On my first day, Tuesday, May 28, I was introduced to the Joshua Decoder, an open-source statistical machine translation decoder for hierarchical and syntax-based machine translation. Juri Ganitkevitch helped me set up a small translation experiment from Spanish to English. The BLEU score we got was much lower then excepted of .006, so Juri believed that there was something wrong with the run even though the sample size was small, only containing 10,000 sentence pairs. We discovered that the decoding process was not using the Spanish-to-English translation data and therefore was not translating any of the words. The following day, we downloaded and configured the Joshua Decoder on my computer and ran the experiment again. This time the results were much better with a BLEU score of .08. Through the translation results and the analysis the Joshua Decoder provides, I was able to get a better understanding of where translation was working well and which kinds of phrases resulted in a less precise translation.
With this small sample size, function words were translated correctly most of the time, whereas most of the content words remained in Spanish. The grammatical structure of the sentence was well translated, this may be because both English and Spanish have sentence structures of subject-verb-object (SVO). For example, the source sentence “la noticia aparecio en la bbc” was translated as “the learned aparecio in the bbc,” which contains the subject first, following the verb and finally the object. In order to test if the decoder can accurately reorder sentences based on the target languages structure, I will need to use a different source language. Another problem with most of the translations is that the adjectives are still coming after the nouns. For example, a source sentence “medida social” should be translated into “social measures,” but is instead translated into “measure social.” If we were to increase the amount of sentence pairs, it is plausible that we would see an improvement in the translations. I will need to evaluate a system with a solid amount of training data in order to better assess the accuracy of the machine translations.
I have also been doing a lot of reading to get me up to speed on machine translation and text-to-text translation topics. I learned a lot of information about machine translation basics by reading Statistical Machine Translation by Philipp Koehn. To gain a better understand of text-to-text generation, I have read revelvant research papers by Dr. Callison-Burch, Juri and other researchers in the field of paraphrasing.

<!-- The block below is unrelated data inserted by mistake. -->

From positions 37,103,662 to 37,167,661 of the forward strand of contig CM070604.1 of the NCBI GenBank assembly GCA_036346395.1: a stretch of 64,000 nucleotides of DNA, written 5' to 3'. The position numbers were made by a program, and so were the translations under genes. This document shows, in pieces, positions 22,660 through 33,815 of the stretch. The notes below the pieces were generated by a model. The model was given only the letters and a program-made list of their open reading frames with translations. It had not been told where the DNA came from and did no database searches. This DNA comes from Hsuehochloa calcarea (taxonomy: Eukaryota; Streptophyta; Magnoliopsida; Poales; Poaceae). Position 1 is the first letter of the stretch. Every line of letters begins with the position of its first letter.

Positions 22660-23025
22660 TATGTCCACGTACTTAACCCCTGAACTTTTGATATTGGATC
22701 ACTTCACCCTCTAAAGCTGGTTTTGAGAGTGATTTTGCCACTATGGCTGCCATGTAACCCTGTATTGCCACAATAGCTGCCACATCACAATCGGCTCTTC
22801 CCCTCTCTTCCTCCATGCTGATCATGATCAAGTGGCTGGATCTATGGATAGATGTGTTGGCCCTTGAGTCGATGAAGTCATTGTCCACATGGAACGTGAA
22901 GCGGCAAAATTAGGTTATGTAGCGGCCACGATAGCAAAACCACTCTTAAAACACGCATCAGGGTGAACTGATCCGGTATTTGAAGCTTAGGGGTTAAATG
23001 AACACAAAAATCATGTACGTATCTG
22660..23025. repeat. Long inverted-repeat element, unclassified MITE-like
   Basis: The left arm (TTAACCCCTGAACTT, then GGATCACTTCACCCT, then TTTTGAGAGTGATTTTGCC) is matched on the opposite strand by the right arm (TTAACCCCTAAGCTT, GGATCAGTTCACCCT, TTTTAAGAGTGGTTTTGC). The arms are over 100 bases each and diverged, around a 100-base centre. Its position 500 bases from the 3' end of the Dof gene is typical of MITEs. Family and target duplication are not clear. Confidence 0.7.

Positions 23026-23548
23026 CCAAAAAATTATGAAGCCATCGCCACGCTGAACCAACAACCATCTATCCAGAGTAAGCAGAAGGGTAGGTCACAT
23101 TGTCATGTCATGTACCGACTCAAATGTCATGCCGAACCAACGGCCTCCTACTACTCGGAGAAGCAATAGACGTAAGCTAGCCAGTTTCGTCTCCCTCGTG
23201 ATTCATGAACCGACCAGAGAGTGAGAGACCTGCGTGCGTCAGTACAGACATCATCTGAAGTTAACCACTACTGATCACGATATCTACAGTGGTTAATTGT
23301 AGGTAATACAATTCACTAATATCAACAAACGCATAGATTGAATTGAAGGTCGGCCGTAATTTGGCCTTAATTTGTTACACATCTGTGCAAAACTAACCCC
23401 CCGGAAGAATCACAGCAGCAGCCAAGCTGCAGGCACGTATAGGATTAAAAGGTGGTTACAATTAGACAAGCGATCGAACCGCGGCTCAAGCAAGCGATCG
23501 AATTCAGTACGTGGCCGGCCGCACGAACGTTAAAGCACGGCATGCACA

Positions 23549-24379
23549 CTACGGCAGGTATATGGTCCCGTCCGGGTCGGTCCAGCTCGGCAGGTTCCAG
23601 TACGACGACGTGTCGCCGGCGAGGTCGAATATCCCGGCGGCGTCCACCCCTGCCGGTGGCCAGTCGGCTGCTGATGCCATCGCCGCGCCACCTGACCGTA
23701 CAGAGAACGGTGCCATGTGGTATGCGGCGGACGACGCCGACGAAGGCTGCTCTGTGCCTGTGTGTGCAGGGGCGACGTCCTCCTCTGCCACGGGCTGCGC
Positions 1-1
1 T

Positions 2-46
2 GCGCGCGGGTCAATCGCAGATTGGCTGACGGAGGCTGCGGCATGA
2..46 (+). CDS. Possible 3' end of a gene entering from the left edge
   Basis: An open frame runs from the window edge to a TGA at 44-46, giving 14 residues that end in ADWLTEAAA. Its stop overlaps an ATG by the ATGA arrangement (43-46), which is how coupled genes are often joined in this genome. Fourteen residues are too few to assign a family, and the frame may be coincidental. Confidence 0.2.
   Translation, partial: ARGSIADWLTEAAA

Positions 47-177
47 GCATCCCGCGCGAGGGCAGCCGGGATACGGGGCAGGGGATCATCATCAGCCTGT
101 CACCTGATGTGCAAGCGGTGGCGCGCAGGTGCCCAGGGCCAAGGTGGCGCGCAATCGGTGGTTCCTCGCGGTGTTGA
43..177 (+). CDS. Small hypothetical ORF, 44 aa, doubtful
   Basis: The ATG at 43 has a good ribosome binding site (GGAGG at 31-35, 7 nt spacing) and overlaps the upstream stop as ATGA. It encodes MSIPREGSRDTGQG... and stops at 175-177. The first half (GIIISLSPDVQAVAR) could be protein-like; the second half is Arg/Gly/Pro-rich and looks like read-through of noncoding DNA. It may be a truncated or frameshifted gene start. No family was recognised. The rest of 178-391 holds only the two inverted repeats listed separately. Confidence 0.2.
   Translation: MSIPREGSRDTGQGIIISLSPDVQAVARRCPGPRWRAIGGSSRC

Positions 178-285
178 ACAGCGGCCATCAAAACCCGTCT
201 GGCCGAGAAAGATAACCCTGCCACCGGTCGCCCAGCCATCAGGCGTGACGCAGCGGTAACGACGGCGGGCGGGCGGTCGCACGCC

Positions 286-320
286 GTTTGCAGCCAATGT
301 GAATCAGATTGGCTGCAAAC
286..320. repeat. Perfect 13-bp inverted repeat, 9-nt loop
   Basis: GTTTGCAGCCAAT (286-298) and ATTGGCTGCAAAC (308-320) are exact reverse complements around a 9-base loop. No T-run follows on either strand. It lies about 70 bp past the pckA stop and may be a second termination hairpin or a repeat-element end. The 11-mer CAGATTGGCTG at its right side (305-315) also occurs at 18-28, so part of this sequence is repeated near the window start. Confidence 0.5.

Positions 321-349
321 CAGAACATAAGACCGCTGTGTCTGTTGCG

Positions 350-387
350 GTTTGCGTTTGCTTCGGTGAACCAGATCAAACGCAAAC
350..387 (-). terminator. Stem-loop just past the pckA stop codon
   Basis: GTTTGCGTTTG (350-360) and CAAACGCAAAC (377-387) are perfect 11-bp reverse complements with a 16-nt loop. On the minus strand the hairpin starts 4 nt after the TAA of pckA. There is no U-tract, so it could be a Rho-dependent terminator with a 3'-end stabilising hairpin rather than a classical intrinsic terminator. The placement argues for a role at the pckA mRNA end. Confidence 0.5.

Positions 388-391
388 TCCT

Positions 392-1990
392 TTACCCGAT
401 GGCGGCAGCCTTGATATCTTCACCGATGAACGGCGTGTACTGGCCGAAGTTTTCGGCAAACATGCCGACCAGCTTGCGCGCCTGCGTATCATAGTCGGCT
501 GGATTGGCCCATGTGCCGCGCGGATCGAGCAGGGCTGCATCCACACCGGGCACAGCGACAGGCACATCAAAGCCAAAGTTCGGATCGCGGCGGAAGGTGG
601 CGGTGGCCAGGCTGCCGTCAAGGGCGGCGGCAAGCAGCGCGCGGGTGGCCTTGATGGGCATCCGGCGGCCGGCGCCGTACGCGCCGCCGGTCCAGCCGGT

Dr. Callison-Burch brought up an interesting topic about creating a software that can accurately test machine translation software without the use of human translators. BLEU is a software designed for this purpose, but it lacks the ability to test for the importance of words while testing for sentence translation accuracy. A key example is the word “not” which proves very important for translation meaning, but will be given the same importance as the word “a” by the BLEU algorithm. Based on the Spanish sentence in a previous paragraph, the reference sentence used by the decoder is “the case was reported by bbc” whereas Google Translate’s output is “the news appeared on the bbc.” These two statements are paraphrases of each other, but BLEU only looks at how many words were translated exactly. Therefore, Google Translate’s accurate translation would only record two words (‘the’, ‘bbc’) correct in the sentence, which would result in a BLEU score close to 0.
In order for novel machine translation systems to be compared, there needs to be a system that can accurately test and compare translations without the use of human translators. The problem with human translators is it requires a lot of time and translators are not consistent in grading different sentences.
Dr. Callison-Burch spoke with me about possible future projects; we are considering topics such as legalese to plain english, prose to poetry, and a few more. I began developing a spreadsheet containing legalese sentences to their plain english translations, along with key legalese phrases and words to their plain english counterparts. I hope to get a solid and complete database with approximately 2,000 sentence translations (as of now I am only at 33).